The other thing that is happening here is that your baby’s stomach doesn’t fill up as her stomach is constantly draining – so if the milk flow into baby’s stomach is as slow as the milk emptying from her stomach, your baby will want to feed constantly.

The less your baby sucks before swallowing, the easier it is for baby to get milk, the shorter your feeds will be and the more weight your baby will gain.

Your baby’s stomach fills up quickly because the speed of milk flowing into baby’s stomach is faster than the milk flowing out of baby’s stomach. And this means baby is satisfied and easy to settle.’

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2) Help, my nipples are SO painful!

‘Breastfeeding really shouldn’t hurt.

If it does, get help, and try nipple shields to avoid the need for formula top-ups.

However, top up if you need to and if all else fails, pump both breasts as often as you would be feeding to bring in your full supply until you get bub back onto the breast.’

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3) My baby is asleep. Should I wake her up to feed?

‘New babies don’t know that they have to wake for feeds so I would wake baby to feed if she hasn’t woken on her own.

There are three crucial reasons to wake baby up for feeds:

1. The more often your baby feeds, the more colostrum she drains and the more quickly your milk comes in. When your milk comes in, it feels like such a relief and often you relax into feeding baby more easily. It is so satisfying to hear your baby gulp your milk down!

2. More feeds will give her more colostrum, which has laxative properties. This helps your baby get rid of the excess bilirubin (a yellow substance that the body creates when it replaces old red blood cells) so that she doesn’t become too jaundiced. This then helps your baby be more alert and more focused during feeds.

3. The more often your baby feeds, the more calories she’ll get and the less weight she’ll lose. The quicker your baby regains any lost weight, the sooner you’ll feel confident about breastfeeding and being more baby-led for your night time feeds.’

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4) What’s the most comfy position to feed if I’ve had a C section?

‘Sitting upright might be uncomfortable after a C section. Instead, try feeding leaning back, lying down or even standing up. These techniques can help:

Underarm position:

Support your baby’s body with a firm cushion so she is in line with your nipple.

Place the soft ball of your hand on baby’s upper back with your fingers evenly spread on her lower cheek and over her ear.

Then bring your baby on to the breast by applying gentle pressure to her upper back with the ball of your hand.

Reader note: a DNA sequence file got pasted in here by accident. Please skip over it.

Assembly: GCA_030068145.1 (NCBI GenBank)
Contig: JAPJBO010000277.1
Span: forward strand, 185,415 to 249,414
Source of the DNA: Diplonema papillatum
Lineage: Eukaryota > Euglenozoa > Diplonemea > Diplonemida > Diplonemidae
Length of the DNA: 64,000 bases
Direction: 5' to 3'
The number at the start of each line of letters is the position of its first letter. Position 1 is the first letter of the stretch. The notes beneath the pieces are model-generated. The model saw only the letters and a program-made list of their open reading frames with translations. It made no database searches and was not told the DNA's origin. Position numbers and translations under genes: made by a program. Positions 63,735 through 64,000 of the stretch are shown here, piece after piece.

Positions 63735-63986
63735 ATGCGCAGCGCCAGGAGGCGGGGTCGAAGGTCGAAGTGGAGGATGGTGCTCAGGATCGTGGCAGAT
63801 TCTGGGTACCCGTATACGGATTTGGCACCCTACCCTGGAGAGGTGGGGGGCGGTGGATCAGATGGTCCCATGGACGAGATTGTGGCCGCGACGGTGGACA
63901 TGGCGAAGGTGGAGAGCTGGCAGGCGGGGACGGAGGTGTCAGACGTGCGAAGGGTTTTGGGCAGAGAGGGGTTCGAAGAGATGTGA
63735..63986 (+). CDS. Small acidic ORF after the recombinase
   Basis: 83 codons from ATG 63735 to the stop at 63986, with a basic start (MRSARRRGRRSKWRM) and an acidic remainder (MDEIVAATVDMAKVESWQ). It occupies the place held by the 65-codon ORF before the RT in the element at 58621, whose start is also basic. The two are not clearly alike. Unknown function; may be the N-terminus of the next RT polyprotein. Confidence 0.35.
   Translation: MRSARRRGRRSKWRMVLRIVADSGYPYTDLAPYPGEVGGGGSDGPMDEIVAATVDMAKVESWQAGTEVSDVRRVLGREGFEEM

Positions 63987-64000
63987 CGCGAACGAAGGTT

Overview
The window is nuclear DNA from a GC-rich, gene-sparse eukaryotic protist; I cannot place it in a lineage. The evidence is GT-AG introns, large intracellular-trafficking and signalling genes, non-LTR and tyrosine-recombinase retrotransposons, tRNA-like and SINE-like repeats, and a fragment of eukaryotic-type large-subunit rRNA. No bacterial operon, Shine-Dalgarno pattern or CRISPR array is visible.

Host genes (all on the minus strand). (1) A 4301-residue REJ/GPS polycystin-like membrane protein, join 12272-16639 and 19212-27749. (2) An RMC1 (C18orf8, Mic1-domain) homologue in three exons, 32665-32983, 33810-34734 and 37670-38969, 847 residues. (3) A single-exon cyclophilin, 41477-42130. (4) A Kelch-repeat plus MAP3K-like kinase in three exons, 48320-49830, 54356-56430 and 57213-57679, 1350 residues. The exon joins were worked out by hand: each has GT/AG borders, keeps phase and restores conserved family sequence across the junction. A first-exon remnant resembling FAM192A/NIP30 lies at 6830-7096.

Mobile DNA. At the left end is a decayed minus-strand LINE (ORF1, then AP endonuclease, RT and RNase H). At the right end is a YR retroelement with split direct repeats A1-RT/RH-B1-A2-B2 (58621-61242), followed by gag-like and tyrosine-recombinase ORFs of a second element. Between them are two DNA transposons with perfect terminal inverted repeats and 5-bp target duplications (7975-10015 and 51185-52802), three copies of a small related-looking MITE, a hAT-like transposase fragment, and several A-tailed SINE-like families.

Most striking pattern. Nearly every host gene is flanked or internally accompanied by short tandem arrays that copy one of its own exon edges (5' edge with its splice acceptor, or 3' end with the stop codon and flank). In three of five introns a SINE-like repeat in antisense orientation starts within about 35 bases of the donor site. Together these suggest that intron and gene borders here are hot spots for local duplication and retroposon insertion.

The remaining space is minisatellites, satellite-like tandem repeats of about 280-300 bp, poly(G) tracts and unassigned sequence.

Lying down position:

Lie on your side with one arm under your head and your knees slightly bent. Then lie your baby on her side facing your breast, with her upper lip in line with your nipple and her lower arm underneath the breast to raise it.

Place your free hand on baby’s upper back.

When baby gapes, bring him on to the breast by applying gentle pressure to his upper back with your hand. Tuck her bottom close to you to free her nose from your breast.’

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5) Latching on doesn’t come easily – what can I do?

‘This is normal in assisted births and emergency C sections: forceps births can lead to babies latching but not sucking and C section babies can be very sleepy, meaning they don’t open their mouth to latch.

One technique is ‘pinch and pop’, which lets you mould your breast into a shape that makes it easier for your baby get onto your breast quicker.

To do it, use your thumb and index fingers to create a ‘V’ shape then place your thumb and index finger at 3 o’clock and 9 o’clock, as far from the nipple as possible.

Pinch your thumb and index finger together to bunch up your breast and then aim your nipple towards the roof of her mouth so she has an off-centre latch. Let baby do a few sucks then carefully let go of your breast.’

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6) What can I do about my low milk supply?

‘Wake baby to feed frequently so that your breasts get stimulated and your milk volume increases quickly.

Make sure you feed from both sides at each feed so that baby gets all milk available for as little effort as possible. And massage your breast whilst your baby is feeding to encourage milk flow and make it easier for baby to access.

Also avoid certain food and drink including caffeine and peppermint as they can affect your milk supply.’

Written by Louisa Pritchard

Meet the expert: Geraldine Miskin is an independent breastfeeding specialist, author of Breastfeeding Made Easy and founder of Miskin Maternity.

Now read:

5 tips for getting baby latched on to the breast

The best positions to use when breastfeeding your baby